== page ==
DC Edit | Dexterous Nitish Kumar Wins Trust Vote in Bihar
The most dexterous trapeze artist among Indian politicians, nine-time Bihar chief minister Nitish Kumar, has proved it yet again. The Socialist leader landed safely on the bar on Monday when he won the confidence vote by winning 129 votes in a House of 243 members, bagging seven more votes than required to keep his government going. The vote was necessitated after he quit INDIA, a platform of Opposition parties for which he took the initiative to form, and joined the National Democratic Alliance, the banner under which he fought the 2020 Assembly election.
Mr Kumar has defied most of the logical tools pundits employ to explain political phenomena. One of the early allies of the BJP and member in the Atal Behari Vajpayee Cabinet, he quit the NDA in 2013 when the saffron party decided that then Gujarat chief minister Narendra Modi would be its prime ministerial candidate for the 2014 Lok Sabha poll. Mr Kumar formed the broad Mahagathbandhan with his bête noire Lalu Prasad Yadav and the Congress for the 2015 Assembly election, and romped home. Two years later, he embraced Mr Modi and returned to the NDA, faced the elections in 2020 and got the chief minister’s job back thanks to the mercy of the BJP which had by then overtaken his party, the JD(U), in the count of members in the Assembly. Another two somersaults followed and he’s proved his mettle and majority again on the floor of the Bihar House.
Mr Kumar has been presiding over closely for two decades a state which comes at the bottom of every single parameter government think-tank NITI Aayog prepares annually, whether it is the Human Development Index or literacy rate or school enrollment ratio or debt burden. It also remains a state which is the recipient of Union government’s financial bonanza owing to the backwardness of the state. Unfortunately, the state has not yet benefitted from the rule of Mr Kumar, a trained engineer and a passionate reformer who had his political baptism in the JP movement. Even the party to which he belongs has not: it has been steadily losing its ground and now comes after the RJD and the BJP in terms of the number of MLAs. After draining the last vestige of credibility as a politician, it only remains to be seen how long will Mr Kumar remain relevant in the state politics, let alone at the national level. How people will react to the changing colours of the government with no rhyme or reason also remains to be seen.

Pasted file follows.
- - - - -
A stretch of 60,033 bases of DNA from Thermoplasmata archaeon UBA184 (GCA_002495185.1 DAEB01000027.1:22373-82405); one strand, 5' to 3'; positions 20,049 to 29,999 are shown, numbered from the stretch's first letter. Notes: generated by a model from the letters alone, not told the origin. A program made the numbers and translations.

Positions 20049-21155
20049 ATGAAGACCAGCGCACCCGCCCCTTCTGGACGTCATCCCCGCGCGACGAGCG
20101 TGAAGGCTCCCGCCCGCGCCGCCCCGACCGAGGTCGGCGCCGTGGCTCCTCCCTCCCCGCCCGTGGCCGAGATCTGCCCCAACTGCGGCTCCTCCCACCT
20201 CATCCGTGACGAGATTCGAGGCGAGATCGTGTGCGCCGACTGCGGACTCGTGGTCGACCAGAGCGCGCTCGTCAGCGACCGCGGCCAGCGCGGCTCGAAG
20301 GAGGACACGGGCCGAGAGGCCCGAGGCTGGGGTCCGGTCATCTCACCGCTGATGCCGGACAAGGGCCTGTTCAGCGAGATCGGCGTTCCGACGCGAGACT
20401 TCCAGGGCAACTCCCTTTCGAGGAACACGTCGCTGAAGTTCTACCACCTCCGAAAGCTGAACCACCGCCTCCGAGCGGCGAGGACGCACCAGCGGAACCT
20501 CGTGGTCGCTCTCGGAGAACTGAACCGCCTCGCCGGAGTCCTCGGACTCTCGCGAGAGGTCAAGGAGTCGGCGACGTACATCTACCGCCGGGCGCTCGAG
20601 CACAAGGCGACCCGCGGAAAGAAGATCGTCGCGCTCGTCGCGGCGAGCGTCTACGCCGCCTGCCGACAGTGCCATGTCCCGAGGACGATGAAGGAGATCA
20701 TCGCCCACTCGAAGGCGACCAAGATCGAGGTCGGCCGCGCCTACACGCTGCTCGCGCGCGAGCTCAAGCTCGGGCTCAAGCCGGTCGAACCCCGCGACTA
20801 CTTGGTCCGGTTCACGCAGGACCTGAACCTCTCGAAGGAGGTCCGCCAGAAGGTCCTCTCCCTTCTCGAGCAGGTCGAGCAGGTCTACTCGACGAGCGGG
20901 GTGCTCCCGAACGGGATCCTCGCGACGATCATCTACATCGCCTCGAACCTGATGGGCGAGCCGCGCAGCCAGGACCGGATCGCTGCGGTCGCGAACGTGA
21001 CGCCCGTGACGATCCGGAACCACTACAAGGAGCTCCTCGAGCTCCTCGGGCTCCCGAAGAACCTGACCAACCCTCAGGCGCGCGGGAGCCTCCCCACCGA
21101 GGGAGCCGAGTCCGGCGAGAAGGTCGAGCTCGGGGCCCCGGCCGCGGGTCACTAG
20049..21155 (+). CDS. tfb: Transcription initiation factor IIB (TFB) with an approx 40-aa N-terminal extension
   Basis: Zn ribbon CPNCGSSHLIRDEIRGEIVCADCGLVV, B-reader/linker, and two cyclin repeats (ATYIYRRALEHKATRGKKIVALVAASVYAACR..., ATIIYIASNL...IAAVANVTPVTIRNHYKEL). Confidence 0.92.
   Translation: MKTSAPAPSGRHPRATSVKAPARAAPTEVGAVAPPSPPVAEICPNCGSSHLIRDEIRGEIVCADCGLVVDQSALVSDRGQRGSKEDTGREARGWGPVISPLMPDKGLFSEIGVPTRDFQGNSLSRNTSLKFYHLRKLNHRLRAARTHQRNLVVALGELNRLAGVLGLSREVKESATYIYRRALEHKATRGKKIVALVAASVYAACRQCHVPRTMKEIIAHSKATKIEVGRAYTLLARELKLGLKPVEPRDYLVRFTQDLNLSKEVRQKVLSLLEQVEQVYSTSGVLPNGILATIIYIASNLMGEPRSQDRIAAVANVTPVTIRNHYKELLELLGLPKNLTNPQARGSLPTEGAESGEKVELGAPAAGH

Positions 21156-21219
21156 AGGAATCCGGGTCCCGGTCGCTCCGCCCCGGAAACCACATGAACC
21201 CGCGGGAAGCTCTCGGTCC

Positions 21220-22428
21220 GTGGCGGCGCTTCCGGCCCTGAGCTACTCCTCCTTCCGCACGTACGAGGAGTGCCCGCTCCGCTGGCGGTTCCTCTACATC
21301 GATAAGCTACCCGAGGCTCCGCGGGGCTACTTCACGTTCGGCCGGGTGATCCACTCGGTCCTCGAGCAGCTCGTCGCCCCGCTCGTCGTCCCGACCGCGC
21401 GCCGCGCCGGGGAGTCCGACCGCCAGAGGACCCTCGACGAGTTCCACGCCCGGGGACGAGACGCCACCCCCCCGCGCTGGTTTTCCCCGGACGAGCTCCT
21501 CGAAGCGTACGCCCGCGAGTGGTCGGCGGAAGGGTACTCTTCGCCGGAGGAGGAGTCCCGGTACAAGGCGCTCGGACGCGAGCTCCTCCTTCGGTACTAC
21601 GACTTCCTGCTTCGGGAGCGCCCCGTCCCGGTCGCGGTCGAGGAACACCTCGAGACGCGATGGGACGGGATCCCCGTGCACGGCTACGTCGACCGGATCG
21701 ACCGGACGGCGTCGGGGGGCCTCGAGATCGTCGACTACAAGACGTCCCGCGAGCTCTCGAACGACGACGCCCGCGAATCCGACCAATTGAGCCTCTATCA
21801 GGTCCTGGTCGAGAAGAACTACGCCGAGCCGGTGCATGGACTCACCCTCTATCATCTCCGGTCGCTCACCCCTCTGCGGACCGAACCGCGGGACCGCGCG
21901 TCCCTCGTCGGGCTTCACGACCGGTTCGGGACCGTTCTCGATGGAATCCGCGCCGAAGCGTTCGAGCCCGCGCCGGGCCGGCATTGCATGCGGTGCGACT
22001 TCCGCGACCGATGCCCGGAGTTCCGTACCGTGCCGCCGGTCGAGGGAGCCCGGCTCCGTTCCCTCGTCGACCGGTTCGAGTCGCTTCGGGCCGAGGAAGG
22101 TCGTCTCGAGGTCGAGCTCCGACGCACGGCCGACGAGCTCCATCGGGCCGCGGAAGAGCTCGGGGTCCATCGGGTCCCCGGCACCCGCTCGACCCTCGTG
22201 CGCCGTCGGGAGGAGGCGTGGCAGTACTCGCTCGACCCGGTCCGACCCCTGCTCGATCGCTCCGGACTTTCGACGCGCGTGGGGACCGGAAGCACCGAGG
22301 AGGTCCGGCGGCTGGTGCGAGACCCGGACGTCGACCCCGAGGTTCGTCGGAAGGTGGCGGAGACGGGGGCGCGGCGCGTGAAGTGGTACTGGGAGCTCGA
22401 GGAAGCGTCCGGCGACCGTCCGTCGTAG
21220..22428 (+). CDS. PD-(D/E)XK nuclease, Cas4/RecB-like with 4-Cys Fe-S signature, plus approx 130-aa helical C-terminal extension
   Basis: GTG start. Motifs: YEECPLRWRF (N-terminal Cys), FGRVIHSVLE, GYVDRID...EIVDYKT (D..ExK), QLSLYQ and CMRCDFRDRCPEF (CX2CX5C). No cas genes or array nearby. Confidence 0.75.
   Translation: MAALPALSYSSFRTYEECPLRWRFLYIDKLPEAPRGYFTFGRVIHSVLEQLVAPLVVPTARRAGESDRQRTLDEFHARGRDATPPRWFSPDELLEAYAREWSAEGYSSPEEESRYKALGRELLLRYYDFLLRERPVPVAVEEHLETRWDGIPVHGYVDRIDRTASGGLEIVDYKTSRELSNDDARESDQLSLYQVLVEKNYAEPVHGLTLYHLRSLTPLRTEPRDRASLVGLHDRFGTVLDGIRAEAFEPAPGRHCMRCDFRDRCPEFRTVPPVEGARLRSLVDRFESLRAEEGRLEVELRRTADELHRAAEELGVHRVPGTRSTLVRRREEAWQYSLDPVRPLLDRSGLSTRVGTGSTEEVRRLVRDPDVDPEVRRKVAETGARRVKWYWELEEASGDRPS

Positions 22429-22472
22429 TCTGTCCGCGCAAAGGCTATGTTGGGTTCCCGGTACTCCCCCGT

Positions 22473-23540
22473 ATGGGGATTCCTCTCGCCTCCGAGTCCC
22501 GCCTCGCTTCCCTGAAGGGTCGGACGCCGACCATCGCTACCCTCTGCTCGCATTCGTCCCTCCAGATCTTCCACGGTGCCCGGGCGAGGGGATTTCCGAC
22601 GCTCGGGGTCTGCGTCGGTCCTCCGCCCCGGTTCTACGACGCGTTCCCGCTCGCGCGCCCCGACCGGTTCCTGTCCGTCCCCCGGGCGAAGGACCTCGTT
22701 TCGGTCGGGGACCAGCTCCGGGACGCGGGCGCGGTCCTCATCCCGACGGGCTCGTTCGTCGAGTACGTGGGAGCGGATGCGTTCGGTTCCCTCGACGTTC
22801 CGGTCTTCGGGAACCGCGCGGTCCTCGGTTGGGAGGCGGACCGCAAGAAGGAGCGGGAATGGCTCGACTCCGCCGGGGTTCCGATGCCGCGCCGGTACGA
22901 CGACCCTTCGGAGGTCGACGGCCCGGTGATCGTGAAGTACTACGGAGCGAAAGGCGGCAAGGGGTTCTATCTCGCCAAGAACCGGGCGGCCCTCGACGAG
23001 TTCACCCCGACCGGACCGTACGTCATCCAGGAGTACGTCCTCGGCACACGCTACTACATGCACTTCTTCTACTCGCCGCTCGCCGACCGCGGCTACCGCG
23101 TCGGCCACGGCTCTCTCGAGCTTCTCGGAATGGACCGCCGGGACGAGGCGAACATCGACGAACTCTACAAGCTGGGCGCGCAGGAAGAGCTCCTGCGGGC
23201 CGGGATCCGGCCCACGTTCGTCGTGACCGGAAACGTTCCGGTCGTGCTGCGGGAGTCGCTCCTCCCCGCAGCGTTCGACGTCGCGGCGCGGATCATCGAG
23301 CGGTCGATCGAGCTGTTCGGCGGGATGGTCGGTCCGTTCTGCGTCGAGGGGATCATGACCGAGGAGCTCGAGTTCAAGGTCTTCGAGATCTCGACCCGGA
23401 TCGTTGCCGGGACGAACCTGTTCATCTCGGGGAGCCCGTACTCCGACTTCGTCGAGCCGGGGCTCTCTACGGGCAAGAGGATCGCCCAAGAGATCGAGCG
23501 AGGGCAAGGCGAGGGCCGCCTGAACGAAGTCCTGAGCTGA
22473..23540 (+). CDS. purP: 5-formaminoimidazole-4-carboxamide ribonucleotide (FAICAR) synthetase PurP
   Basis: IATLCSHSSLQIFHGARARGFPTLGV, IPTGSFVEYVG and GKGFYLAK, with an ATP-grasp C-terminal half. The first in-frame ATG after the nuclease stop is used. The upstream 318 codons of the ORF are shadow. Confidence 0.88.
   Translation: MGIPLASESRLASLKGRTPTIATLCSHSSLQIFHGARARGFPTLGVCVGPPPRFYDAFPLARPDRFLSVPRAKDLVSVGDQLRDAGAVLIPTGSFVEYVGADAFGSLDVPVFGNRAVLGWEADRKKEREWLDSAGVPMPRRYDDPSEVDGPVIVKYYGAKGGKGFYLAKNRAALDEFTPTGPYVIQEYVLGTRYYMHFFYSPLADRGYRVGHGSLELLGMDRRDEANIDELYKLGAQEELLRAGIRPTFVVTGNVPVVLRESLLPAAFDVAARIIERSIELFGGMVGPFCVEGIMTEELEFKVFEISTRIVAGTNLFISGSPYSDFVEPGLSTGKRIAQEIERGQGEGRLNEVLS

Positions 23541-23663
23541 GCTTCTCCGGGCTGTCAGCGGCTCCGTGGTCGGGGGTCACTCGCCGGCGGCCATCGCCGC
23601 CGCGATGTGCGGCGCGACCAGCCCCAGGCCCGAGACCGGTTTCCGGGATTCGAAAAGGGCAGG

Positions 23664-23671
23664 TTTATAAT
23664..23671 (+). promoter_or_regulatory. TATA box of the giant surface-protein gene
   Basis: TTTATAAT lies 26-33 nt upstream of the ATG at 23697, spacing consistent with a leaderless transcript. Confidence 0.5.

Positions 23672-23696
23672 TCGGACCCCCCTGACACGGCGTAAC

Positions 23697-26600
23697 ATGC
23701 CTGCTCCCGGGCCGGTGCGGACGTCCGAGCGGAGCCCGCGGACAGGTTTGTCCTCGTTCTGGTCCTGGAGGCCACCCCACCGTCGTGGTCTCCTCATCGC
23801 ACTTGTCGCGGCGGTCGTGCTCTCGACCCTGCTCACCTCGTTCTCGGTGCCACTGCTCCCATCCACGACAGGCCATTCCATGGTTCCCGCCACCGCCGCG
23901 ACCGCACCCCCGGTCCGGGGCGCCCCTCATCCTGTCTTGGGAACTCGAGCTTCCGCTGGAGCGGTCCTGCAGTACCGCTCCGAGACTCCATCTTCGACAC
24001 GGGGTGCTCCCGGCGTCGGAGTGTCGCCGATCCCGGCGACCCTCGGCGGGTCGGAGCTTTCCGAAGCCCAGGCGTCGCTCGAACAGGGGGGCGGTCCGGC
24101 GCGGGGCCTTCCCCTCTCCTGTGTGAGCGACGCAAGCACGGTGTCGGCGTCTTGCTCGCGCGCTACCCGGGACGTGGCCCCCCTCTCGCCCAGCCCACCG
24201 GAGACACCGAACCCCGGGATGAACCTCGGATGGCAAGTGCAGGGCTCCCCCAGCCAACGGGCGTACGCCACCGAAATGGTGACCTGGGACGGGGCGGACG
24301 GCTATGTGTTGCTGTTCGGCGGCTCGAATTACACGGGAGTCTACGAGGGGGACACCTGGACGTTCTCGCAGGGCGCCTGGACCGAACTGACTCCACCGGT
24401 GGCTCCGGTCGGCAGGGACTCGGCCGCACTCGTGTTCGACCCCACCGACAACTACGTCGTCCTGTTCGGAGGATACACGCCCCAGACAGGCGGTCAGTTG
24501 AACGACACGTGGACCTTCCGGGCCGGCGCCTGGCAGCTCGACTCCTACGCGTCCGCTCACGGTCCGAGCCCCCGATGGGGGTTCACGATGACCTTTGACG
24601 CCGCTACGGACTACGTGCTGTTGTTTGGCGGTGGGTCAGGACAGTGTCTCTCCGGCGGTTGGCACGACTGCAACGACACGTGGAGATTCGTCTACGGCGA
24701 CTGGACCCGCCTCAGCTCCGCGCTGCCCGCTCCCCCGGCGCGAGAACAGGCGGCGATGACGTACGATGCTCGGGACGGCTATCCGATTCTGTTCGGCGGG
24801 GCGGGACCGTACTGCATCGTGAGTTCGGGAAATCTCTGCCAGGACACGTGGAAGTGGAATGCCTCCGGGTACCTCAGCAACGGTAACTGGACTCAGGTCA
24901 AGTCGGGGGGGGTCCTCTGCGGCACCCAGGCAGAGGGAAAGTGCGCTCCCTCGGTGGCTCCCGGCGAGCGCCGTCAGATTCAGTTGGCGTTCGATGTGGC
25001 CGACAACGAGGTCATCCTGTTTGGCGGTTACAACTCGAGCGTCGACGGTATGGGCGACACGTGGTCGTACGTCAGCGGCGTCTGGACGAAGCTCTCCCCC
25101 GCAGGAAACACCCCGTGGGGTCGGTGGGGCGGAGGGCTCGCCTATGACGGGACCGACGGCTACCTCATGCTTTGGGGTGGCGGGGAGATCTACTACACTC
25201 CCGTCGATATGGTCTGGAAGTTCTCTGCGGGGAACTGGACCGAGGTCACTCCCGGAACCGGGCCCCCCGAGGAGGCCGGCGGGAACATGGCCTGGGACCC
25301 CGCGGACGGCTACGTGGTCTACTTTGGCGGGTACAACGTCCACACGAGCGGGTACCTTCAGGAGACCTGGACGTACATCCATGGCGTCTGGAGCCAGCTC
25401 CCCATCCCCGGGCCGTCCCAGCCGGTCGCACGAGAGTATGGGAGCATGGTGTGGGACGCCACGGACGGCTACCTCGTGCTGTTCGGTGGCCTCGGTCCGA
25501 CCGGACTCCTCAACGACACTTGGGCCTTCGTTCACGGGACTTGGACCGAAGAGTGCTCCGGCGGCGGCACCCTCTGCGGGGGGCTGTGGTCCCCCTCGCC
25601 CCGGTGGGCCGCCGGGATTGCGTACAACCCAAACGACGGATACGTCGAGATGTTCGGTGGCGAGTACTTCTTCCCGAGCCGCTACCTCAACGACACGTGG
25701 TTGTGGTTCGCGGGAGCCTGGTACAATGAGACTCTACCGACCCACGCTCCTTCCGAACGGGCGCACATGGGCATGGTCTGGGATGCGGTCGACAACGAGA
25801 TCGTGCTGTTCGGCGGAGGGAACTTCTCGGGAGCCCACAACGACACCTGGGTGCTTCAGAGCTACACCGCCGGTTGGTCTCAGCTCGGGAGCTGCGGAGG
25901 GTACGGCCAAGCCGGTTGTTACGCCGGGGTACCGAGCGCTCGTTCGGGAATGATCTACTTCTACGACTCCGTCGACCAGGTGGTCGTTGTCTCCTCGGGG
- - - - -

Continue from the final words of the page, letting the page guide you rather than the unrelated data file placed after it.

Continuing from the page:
The turf in Bihar is now open mainly for two players: the BJP, and the RJD which is one of the very few political parties in the country with no history of a truck with the former. The RJD and its leader Lalu Prasad Yadav had their calculations go completely wrong when they parted ways with then ruling United Progressive Alliance ahead of the 2009 Lok Sabha elections. It will be interesting to watch if Mr Kumar will face the same fate as that of his former comrade or will he have a punch above his weight.